Problem with Rotational Inertia

In summary, the conversation discusses a problem involving the rotational inertia of a disc with a hole cut out and its center of mass being off-center. The parallel axis theorem is mentioned and a calculation is provided for the full disc minus the missing disc. The question of finding the period for small oscillations about the vertical position is also brought up, with the solution involving finding the center of mass and using it to calculate the potential energy.
  • #1
Lancen
17
0
I am having problem with a relatively simple problem that I probably have done before but because my Physics have become so rusty recently I just can't get the right answer. You have a disc that sitting about some point P on the ground - so its upright - and there is a hole cut out on the top of the disc so that the top of the hole touches the top of the disc. The hole has a radius of a/2 and the disc and radius of a. The center of mass of the disc c is a/6 from the center of the disc. And the disc has a uniform mass density of v. What is the rotational inertia of the disc about the point P that it touches on the ground?

So parallel axis theorem right? Ip = Icm + ML^2. My problem is what is Icm? 1/2M*L^2 by any means. But what is L? Usually if the disc' center of mass is about its center then its just the radius but here the center of mass is a/6 from the center of the disc.
 
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  • #2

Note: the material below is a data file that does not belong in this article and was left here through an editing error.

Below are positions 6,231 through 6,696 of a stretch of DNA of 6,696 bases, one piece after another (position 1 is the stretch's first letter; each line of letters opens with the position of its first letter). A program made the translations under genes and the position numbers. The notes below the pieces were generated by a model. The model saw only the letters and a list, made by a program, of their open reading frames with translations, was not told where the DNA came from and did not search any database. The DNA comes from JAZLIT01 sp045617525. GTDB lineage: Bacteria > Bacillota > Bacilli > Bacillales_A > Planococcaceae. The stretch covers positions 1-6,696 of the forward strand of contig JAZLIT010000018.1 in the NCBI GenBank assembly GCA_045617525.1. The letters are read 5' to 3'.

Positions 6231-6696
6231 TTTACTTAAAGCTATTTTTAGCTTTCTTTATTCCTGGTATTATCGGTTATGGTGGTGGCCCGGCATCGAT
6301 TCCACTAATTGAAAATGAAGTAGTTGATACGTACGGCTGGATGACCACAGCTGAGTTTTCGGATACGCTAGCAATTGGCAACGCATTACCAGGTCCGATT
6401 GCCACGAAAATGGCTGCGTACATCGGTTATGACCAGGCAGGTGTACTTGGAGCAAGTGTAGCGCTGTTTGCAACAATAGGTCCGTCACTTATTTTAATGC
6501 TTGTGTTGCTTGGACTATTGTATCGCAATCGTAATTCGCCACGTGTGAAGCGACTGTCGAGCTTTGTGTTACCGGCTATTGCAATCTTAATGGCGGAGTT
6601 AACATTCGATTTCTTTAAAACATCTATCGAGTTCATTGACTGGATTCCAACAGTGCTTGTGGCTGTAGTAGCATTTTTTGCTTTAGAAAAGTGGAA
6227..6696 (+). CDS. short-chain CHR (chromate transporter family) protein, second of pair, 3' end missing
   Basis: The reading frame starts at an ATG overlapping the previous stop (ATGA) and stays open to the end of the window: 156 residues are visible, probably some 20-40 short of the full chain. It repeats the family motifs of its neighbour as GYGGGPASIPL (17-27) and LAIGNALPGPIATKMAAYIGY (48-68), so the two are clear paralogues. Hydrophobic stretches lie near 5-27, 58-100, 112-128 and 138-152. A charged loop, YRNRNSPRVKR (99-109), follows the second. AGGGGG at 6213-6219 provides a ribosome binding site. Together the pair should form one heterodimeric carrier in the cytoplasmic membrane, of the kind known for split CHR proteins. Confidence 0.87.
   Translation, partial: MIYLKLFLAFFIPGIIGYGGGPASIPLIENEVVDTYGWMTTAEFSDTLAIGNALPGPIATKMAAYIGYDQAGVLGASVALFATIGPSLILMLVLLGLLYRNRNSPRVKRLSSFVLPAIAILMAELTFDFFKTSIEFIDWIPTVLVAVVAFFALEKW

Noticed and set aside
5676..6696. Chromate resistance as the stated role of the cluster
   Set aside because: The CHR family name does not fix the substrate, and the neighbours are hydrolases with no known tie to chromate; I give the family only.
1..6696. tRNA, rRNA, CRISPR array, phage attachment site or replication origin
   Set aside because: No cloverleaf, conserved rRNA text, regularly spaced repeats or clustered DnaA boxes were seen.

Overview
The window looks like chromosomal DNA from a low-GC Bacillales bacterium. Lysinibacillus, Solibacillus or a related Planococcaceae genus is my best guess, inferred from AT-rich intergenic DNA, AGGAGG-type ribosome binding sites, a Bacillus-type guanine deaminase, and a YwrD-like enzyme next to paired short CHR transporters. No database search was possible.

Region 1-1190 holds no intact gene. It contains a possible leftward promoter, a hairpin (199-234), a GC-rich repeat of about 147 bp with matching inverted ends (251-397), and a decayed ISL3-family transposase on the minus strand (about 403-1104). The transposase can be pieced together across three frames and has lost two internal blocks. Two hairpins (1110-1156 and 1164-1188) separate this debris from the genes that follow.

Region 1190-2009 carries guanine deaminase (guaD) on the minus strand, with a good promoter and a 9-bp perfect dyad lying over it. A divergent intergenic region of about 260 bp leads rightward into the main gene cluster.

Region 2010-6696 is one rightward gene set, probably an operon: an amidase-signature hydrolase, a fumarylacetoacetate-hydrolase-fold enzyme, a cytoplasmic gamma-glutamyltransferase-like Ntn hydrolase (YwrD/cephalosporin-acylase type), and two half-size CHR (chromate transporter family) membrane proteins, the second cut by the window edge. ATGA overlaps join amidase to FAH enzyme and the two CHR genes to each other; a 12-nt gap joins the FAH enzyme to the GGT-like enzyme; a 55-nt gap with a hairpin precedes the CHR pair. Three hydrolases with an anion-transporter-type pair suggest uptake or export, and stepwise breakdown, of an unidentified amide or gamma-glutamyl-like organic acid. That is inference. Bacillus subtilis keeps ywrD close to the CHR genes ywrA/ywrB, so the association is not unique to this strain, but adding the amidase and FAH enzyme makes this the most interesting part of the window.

Hint: If the disk were solid, you could find its moment of inertia. By definition the moment of inertia is a sum of the products (dm)r^2 where dm is the mass of a tiny piece of the disk. Since it is just a sum, you could divide the disk up any way you found convenient and find the moments of inertia of each piece and add them together. Think of a solid disk as being made up of two parts. One part is the thing you have, and the second part is the disk that was cut away. The total angular momentum of a solid disk is the sum of those two parts.
 
  • #3
I got that far. I know the cut out hole is presented as "negative" mass, but the problem is Ip = Icm + M*h^2 = M*L^2+M*h^2=1/2((pi*a^2*v)-pi*(a/2)^2*v))*L^2+((pi*a^2*v)-pi*(a/2)^2*v)*(5a/6)^2.

Here Icm is the rotational inertia about the center of mass C which is not at the center of the circle, and h is the distance from the Center of mass to the point at which the circle touches the ground P. My problem is what's L?
 
  • #4
Lancen said:
I got that far. I know the cut out hole is presented as "negative" mass, but the problem is Ip = Icm + M*h^2 = M*L^2+M*h^2=1/2((pi*a^2*v)-pi*(a/2)^2*v))*L^2+((pi*a^2*v)-pi*(a/2)^2*v)*(5a/6)^2.

Here Icm is the rotational inertia about the center of mass C which is not at the center of the circle, and h is the distance from the Center of mass to the point at which the circle touches the ground P. My problem is what's L?
There are a couple of ways to approach this. Here is a calculation based on the "full" disk about point P minus the "missing" disk about point P. It does not require you to find the CM of the object or an L related to that CM. It can be done that way, but it involves more steps. This way uses separate Ls for the full disk and the missing disk.

[tex] I_{FCM} = \frac{1}{2}Ma^2 [/tex]

[tex] I_{FP} = \frac{1}{2}Ma^2 + Ma^2 = \frac{3}{2}Ma^2 [/tex]

[tex] I_{MCM} = \frac{1}{2}\left( {\frac{M}{4}} \right)\left( {\frac{a}{2}} \right)^2 = \frac{1}{{32}}Ma^2 [/tex]

[tex] I_{MP} = \frac{1}{{32}}Ma^2 + \frac{M}{4}\left( {\frac{{3a}}{2}} \right)^2 = \frac{1}{{32}}Ma^2 + \frac{9}{{16}}Ma^2 = \frac{{19}}{{32}}Ma^2 [/tex]

[tex] I_{NP} = I_{FP} - I_{MP} = \frac{3}{2}Ma^2 - \frac{{19}}{{32}}Ma^2 = \left( {\frac{{48}}{{32}} - \frac{{19}}{{32}}} \right)Ma^2 = \left( {\frac{{29}}{{32}}} \right)Ma^2 [/tex]
 
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  • #5